One day, while I was at a school, a pretty awful thing happened. A mom I had just met began to size up and down the look and actions of a teacher. I was shocked; this kind of thing just doesn’t and shouldn’t happen in adulthood. It was inappropriate, and it was about to get downright offensive. I did not know the teacher who garnered her unwarranted attention personally, but I do see her working tirelessly for her students often. She is the kind of teacher who gives moms like me hope. You can see in her eyes that she believes in “possible.” She brings her heart and her education into the classroom every day. I interrupted the mom and said, “I don’t agree. She is working hard and doing a great job. I’m not comfortable with this conversation.” I promptly excused myself to the restroom. When I returned, the mom responded with, “I guess your standards are pretty low though. I heard you have a kid with something special going on. I am so grateful I don’t have one of those children with some diagnosis.” She went on and on. I literally could say nothing but, “Excuse me.” I retreated again to the bathroom, and, this time, I cried.
I did not cry because I do have a child with a diagnosis. I cried because the world is full of people dealing with the big A, and they don’t even know it.
That A is not autism, it is “ableism.” Ableism is a term used to describe the actions of people who view those with disabilities as inferior, less than non-disabled peers. It is social prejudice and discrimination. It is pervasive and something all families that include differently abled people grapple with. This was not the first time I met someone spouting ableist nonsense, and, sadly, it won’t be the last. But this one comment, “I’m glad I don’t have a child with some diagnosis,” strikes deep to the heart of a conversation that I have had with many of my fellow special needs mamas. I get that our life is maybe harder than most, and I know we miss some typical things, but our children are not any less because of it. We are vital members of our communities, and while we don’t bring “typical,” we do bring value.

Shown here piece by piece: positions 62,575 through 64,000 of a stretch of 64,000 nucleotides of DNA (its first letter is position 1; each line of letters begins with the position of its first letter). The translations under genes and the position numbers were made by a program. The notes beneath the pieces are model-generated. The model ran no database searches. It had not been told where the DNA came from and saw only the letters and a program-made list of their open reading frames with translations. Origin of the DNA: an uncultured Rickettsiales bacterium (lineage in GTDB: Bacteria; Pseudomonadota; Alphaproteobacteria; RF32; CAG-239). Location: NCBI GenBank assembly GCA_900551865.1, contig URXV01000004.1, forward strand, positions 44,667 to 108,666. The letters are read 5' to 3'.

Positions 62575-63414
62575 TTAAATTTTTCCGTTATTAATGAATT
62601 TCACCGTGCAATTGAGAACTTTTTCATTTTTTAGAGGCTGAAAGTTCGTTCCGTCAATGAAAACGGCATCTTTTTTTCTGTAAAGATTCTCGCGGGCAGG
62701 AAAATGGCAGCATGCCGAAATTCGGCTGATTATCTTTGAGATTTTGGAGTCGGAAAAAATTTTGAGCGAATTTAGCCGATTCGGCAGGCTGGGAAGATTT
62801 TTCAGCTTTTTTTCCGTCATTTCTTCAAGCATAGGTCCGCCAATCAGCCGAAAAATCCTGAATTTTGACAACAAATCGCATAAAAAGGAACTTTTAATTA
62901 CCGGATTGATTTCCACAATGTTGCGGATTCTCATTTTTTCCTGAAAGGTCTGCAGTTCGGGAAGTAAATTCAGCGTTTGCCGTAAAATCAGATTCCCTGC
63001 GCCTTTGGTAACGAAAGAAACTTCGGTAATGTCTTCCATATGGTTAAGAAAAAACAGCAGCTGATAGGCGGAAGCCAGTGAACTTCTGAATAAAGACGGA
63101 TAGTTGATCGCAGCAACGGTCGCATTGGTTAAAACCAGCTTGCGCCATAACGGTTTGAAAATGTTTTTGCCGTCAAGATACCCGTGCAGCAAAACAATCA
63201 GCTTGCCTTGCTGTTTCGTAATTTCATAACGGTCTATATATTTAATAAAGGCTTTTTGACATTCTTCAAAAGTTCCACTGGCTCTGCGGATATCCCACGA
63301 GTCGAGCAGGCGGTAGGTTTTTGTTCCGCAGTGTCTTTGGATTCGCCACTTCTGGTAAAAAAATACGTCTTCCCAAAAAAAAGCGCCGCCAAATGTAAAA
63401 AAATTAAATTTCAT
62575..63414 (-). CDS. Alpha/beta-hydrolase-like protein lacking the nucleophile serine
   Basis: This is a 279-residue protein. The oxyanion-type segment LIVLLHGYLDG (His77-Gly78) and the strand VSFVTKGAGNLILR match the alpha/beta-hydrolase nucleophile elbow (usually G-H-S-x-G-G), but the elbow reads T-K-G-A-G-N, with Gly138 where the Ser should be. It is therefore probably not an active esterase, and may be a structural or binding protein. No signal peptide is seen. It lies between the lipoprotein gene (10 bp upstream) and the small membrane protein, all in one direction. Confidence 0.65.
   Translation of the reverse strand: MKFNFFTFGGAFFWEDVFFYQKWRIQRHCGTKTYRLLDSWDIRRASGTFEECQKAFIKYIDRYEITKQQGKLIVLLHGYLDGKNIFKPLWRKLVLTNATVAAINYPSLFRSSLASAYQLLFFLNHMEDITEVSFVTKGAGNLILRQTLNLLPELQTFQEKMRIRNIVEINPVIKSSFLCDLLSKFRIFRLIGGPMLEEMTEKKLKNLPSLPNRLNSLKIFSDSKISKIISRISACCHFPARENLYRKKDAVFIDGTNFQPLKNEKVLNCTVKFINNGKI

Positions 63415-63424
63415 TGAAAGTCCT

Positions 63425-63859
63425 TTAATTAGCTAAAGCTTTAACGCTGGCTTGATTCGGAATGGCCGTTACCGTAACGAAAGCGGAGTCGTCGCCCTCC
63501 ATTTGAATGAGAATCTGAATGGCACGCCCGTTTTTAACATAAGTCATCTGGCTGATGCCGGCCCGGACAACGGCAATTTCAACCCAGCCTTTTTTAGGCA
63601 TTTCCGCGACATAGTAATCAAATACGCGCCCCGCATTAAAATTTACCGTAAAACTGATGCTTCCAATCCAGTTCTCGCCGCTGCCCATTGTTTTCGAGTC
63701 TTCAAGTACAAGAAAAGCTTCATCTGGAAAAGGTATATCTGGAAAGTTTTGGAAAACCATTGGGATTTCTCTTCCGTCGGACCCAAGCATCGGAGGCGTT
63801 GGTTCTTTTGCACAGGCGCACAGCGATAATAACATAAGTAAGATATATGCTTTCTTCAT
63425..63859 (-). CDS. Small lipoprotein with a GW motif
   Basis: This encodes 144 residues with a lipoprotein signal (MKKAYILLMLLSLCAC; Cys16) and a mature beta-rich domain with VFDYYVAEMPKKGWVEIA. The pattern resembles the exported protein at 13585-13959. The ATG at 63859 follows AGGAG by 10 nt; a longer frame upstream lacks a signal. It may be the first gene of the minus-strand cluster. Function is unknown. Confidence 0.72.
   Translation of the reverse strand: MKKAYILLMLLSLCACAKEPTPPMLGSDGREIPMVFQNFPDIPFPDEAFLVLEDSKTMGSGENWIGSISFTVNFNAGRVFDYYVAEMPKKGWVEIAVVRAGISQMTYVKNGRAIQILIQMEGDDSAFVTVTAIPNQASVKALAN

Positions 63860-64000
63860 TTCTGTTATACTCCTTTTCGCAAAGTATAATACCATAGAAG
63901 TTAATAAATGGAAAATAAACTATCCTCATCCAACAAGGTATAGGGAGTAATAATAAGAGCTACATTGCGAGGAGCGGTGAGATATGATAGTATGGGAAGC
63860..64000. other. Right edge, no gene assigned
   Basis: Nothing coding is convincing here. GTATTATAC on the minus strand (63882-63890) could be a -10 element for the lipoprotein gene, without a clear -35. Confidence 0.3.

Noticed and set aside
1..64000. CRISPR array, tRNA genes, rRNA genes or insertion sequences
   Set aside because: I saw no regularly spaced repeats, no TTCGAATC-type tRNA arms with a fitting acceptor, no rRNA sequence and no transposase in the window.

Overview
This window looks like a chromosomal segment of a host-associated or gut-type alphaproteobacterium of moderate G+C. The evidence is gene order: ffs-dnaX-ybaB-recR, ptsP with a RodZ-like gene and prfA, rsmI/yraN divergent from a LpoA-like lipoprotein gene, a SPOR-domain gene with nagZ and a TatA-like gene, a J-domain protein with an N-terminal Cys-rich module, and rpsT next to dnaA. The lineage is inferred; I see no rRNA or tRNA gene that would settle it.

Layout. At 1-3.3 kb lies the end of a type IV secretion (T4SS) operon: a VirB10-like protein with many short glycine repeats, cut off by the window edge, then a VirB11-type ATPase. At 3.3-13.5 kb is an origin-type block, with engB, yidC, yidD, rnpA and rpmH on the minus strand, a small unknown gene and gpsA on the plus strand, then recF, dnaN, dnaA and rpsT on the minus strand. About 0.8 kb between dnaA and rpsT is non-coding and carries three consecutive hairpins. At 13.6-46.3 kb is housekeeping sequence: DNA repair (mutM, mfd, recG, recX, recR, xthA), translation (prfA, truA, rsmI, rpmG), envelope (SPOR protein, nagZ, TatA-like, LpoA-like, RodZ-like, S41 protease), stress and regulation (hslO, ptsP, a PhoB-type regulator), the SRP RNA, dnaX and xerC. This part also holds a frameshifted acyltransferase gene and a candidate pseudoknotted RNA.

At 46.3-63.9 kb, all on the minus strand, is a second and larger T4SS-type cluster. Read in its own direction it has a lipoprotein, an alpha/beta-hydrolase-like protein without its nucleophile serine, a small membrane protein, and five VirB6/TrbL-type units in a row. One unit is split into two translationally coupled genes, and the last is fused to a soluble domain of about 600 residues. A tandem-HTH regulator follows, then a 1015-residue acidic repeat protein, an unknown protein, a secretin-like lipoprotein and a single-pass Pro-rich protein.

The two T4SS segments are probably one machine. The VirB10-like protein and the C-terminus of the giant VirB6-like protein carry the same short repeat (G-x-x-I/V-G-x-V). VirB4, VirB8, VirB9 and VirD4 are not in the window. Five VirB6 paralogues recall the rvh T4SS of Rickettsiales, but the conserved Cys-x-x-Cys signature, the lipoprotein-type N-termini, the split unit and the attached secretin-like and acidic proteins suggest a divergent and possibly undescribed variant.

Every time I was pregnant, I, like many mothers, prayed for my baby. I still pray for them every day. When people would ask me what I was praying for, a girl or a boy, I responded with a healthy, happy baby. I cringe just a little when I think about that now. Yes, we all want our children to be healthy, and ABSOLUTELY I still pray for their health, but let me be clear. I do not feel like my prayers were not answered because I have a child who has some special needs. It’s important to understand that how we define “health” can foster fear and lead otherwise compassionate people to say and act in very cruel ways.
If I could have found my words that day and not needed to retreat the restroom, this is what I would have said to that mom.
There are many, many challenges on this journey, but there is also so much moms like you miss. It is true that, as a typical parent, you may never have to deal with people looking at you funny in a restaurant. Although, I feel like that’s a pretty universal mom experience. You may never know what it is like to have to fear for your child’s safety because a teacher or school doesn’t take their food allergies seriously, but you will also never know what it is like to get texts from caring teachers in the middle of the day, on evenings and weekends checking and double checking to see if treats and foods are safe for your child. You will never have to suffer through getting the call that your child was bullied again at school because of his differences, but you will also never know the grace of looking into the eyes of a teacher who is also in tears because they, too, love your baby.
You will likely not have to hold and comfort your child during a painful procedure, but you will also never witness the strength of your child through such experiences. Nor will you likely understand the grace that holds us in those moments. You may never have to deal with a parent who doesn’t believe your child is worthy of the same opportunity as their child, but you will also never meet the community of typical and atypical parents, teachers, and advocates who rally behind you and your child, giving you the strength to stay on the frontline of inclusion. In short, you miss a lot, a lot of beautiful stuff. You may be able to enjoy the primary colors, but I’m confident you are missing the full spectrum of this rainbow that is motherhood for some of us.
Some of the very best people I know rock an extra chromosome or have autism, a life-threatening allergy, heart conditions, Spina Bifida, communication delays, and a myriad of other differences that often garner the criticism and judgment of ableist.
If you don’t know any of these people, you should make an effort to meet some. I promise you will be better for it. It’s okay to be a little apprehensive and to be curious about our differences, but it is not okay to judge us as “less than” or “in the way” because we are not your picture-perfect image of health. We are thriving in our own ways at our own paces. As for me, my children are the greatest blessings of my lifetime. I do not take for granted a single snuggle, triumph, or challenge I have with them. It is for these children that I prayed, and I love them just the way they are.